Fluid Milk and Cream — Western U.S.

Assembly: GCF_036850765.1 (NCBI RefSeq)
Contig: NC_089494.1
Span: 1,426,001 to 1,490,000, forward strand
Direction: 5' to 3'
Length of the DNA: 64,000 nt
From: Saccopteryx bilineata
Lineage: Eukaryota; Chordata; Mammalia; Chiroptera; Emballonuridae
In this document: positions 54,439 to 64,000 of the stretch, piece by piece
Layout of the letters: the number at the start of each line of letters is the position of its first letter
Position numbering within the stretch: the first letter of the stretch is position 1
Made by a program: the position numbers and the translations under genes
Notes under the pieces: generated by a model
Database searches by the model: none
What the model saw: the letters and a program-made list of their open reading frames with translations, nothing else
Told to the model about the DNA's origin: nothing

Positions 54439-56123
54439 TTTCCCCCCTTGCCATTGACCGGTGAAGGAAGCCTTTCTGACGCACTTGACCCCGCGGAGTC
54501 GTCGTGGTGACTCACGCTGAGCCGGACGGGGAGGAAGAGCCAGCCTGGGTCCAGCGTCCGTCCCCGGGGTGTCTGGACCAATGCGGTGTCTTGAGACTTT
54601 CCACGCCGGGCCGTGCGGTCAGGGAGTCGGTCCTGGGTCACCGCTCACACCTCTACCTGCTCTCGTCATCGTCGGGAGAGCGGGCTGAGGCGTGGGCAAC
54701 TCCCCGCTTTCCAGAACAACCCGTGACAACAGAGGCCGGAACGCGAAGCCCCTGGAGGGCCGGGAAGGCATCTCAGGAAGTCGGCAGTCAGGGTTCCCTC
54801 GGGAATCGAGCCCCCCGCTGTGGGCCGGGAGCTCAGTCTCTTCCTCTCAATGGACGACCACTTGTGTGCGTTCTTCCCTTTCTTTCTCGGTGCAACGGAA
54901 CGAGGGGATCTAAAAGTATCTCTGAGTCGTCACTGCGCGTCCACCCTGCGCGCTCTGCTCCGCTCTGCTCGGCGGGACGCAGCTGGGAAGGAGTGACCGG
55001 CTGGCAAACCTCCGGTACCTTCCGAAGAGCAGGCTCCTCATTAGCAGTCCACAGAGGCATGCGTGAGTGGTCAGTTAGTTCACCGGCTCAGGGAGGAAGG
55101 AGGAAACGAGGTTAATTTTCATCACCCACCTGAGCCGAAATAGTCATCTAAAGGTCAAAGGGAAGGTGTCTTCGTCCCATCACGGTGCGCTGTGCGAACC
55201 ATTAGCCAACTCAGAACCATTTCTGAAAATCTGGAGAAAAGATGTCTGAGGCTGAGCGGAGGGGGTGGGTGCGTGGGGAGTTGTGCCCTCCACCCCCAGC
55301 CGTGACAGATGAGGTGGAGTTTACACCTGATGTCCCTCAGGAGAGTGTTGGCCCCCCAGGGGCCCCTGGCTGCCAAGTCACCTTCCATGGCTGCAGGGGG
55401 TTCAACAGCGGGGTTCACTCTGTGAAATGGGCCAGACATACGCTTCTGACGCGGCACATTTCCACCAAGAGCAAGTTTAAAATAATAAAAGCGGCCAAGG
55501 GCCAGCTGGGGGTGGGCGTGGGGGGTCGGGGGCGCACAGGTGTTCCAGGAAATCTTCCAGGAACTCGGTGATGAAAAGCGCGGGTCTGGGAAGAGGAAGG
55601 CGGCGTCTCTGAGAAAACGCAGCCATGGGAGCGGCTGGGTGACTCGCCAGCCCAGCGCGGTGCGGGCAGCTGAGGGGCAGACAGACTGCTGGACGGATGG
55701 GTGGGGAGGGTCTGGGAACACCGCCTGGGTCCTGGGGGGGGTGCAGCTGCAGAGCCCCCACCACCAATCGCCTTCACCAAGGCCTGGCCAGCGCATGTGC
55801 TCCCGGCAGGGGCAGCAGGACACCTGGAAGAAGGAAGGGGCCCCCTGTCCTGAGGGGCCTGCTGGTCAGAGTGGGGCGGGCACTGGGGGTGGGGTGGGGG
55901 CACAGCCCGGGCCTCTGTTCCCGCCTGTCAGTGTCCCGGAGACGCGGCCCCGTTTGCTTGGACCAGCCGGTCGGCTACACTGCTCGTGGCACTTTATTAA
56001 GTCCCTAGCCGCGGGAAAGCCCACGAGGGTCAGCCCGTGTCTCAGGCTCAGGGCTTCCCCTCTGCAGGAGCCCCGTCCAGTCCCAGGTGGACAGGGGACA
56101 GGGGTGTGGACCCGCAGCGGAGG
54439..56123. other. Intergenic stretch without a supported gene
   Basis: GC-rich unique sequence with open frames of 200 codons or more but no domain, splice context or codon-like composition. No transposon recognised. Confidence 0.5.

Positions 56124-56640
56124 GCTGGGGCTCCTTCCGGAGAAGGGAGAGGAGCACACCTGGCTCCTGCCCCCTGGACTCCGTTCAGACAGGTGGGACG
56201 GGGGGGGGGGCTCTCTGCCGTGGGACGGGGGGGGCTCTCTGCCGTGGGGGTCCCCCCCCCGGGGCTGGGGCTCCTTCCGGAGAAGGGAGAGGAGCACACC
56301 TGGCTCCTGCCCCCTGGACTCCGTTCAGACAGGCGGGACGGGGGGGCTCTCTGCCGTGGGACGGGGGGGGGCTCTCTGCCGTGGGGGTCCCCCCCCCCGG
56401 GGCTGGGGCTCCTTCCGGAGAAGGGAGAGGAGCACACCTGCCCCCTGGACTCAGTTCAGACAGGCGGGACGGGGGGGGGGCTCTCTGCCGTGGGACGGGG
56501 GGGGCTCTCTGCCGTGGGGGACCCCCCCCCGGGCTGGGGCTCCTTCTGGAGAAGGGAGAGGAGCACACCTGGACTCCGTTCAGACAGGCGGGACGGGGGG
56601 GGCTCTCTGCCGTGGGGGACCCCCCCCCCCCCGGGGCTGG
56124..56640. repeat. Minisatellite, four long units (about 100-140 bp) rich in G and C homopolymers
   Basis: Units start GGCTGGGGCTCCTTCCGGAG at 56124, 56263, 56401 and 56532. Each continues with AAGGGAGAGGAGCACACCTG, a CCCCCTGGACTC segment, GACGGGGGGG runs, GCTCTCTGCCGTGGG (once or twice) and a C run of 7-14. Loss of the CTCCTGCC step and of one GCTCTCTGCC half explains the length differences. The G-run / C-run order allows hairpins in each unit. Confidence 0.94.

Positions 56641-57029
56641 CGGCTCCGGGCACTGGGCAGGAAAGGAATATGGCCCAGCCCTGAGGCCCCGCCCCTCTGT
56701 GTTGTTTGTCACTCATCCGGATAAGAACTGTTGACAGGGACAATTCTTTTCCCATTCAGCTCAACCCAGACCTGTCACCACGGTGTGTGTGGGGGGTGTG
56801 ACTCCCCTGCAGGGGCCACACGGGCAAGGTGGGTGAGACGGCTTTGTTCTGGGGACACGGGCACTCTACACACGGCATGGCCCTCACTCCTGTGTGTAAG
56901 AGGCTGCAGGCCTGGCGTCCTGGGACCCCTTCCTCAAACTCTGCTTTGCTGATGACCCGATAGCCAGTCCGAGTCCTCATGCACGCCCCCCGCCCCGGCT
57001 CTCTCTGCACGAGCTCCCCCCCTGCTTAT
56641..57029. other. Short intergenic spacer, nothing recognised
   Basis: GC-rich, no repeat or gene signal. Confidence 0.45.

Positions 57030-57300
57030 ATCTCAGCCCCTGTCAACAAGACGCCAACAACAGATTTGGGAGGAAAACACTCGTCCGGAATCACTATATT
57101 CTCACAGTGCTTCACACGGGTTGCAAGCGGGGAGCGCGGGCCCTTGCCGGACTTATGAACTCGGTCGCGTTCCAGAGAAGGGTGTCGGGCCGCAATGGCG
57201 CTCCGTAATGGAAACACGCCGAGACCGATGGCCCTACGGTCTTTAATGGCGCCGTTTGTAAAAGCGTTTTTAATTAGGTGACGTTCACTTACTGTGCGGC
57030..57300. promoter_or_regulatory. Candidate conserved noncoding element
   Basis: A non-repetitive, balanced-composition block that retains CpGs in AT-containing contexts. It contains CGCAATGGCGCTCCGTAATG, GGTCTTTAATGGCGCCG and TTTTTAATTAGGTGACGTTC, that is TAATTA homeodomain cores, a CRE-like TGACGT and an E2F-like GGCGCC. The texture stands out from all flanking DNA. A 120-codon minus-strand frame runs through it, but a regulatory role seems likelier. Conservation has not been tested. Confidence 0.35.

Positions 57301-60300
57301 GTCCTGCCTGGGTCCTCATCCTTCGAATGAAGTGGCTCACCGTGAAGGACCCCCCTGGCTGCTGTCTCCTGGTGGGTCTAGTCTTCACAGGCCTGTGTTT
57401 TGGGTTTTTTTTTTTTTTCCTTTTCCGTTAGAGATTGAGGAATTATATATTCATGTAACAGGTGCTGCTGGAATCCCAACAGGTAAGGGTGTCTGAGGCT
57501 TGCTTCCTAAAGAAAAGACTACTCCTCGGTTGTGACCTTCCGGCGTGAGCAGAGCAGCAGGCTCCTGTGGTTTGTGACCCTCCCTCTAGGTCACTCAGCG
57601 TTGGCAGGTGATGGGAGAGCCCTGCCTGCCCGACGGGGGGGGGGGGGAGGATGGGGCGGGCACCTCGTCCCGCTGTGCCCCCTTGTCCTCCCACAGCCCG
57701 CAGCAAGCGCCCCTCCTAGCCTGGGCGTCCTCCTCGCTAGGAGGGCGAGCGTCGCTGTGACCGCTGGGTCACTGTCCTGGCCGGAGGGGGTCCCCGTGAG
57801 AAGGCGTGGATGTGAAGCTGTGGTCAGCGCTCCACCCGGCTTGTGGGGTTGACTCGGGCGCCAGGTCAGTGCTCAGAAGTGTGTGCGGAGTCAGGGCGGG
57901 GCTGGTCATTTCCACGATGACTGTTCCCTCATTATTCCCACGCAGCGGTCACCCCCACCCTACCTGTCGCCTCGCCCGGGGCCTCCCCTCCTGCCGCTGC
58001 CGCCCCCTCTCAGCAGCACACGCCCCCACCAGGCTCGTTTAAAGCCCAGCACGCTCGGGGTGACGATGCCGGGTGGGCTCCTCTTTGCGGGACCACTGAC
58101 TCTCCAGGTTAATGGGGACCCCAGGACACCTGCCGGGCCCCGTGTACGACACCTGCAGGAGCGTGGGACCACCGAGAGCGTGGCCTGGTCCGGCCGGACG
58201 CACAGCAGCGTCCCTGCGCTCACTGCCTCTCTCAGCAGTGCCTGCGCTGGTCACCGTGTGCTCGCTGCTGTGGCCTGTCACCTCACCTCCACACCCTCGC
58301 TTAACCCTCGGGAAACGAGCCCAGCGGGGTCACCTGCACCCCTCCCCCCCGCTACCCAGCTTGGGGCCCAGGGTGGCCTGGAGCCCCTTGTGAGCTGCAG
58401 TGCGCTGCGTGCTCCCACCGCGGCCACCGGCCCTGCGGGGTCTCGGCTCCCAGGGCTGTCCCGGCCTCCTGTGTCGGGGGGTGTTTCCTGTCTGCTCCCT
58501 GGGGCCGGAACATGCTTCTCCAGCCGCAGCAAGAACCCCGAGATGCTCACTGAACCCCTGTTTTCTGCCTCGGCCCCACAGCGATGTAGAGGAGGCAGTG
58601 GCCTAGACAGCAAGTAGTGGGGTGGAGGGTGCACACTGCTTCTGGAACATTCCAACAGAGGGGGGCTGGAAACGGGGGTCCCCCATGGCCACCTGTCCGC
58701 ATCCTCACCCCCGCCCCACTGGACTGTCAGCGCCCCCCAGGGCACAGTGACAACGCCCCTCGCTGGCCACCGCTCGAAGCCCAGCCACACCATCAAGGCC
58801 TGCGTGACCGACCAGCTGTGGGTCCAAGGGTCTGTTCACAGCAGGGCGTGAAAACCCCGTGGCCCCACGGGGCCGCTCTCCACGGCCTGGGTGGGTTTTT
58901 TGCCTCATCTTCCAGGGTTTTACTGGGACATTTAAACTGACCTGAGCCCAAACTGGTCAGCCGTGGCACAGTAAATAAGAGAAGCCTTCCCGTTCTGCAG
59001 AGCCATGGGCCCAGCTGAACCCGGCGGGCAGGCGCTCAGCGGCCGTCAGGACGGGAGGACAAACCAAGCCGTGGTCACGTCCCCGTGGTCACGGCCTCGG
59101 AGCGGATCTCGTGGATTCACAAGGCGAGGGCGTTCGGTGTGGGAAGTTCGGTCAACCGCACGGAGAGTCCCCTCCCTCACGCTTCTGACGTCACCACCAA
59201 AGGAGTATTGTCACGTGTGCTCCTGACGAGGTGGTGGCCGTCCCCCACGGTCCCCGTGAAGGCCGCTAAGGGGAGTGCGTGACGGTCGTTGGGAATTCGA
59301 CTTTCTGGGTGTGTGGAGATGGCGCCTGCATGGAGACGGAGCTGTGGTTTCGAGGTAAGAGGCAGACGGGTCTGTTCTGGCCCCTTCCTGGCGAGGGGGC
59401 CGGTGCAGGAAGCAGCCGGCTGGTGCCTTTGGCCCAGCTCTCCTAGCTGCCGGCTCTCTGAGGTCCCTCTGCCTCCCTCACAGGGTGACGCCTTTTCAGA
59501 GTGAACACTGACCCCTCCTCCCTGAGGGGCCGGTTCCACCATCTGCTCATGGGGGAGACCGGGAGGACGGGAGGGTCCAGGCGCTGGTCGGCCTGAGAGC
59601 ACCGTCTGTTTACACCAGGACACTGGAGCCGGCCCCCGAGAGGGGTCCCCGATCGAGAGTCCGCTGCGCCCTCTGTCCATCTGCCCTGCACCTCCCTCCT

California milk yield is steady this week. Milk supplies are in good balance with demand. Manufacturers report that plants are running near capacities, and milk volumes are manageable within the state. Bottled milk demand is steady to down. In Arizona, milk volumes produced are falling to the point where processors are taking a few loads from Midwestern plants to fully meet their needs. There remains extra room available to take on additional milk, so plant managers plan to bring in more out-of-state milk next week. Class II processing is active, though not done every day. Class III sales are unchanged from the previous week, but Class I demand is declining as educational institutions prepare to close next week. In New Mexico, Class I and III milk requests have augmented, but there was a slight cutback in Class II usage. Soon, schools will be off, and more Class I milk will be going to balancing facilities. Milk production is generally down, but purchasers can get what they need. With the spring flush close to ending, milk outputs are diminishing. However, handlers say that unplanned maintenance and repairs caused some plants to not take all their scheduled volumes of milk, resulting in higher milk holdovers. Milk production in the Pacific Northwest is steady to higher. However, industry contacts suggest they have not seen the typical incipient signals of spring flush. Processors have plentiful milk supplies to keep most facilities running at or near full capacity, but not so much milk as to swamp the pipeline. Bottling demand is beginning to wane as schools start to close for summer breaks. Milk handlers expect this to push more milk into manufactured dairy product channels. So far, the added milk has not stressed processors much. Milk intakes appear to be well balanced. Milk production in the mountain states of Idaho, Utah and Colorado is strong. Manufacturers are seeing ample amounts of milk. A few processing facilities have run into glitches, causing some orphaned loads to go looking for homes at a discount. Industry contacts say these loads are getting readily absorbed and the system seems to rebalance quickly. Industry contacts are beginning to look ahead to the upcoming Memorial Day weekend. A few processing facilities have scheduled plant maintenance, and, with some schools finishing the school year, milk handlers anticipate having more milk to contend with. The condensed skim inventories are steady and accessible to all end users. Ice cream makers are taking on a few loads. Although buyers are able to get the loads of cream they need, they stated that there is less cream available than usual at this time of the year. Therefore, the expectation is that cream will be tighter in the coming months. Ice cream and cheese makers continue to pull good volumes of cream for their daily processing activities. Surprisingly, cream multiples for all Classes declined by one cent at the bottom of the range this week. Western U.S., F.O.B. Cream Multiples Range - All Classes: 1.0900 - 1.2200 Information for the period May 13 - 17, 2019, issued weekly Secondary Sourced Information: National Retail Report Dairy ± Fluid Milk Summary Advertised Prices at Major Retail Supermarket Outlets ending during the period of 5/10/19 to 5/16/2019 Half Gallon, All Fat Tests Weighted Average Price National This Period Last Week Last Year Organic $4.02 $3.87 $3.94 Conventional $1.89 $1.16 $2.43 Regional (Organic) Wtd. Ave. Low High Northwest $3.65 $2.50 $3.99 Southwest $4.09 $2.99 $4.99 Gallon, All Fat Tests Weighted Average Price National This Period Last Week Last Year Organic $6.29 $6.99 $6.47 Conventional $2.56 $2.51 $2.48 Regional (Conventional) Wtd. Ave. Low High Northwest $2.75 $2.50 $2.99 Southwest $1.99 $1.99 $1.99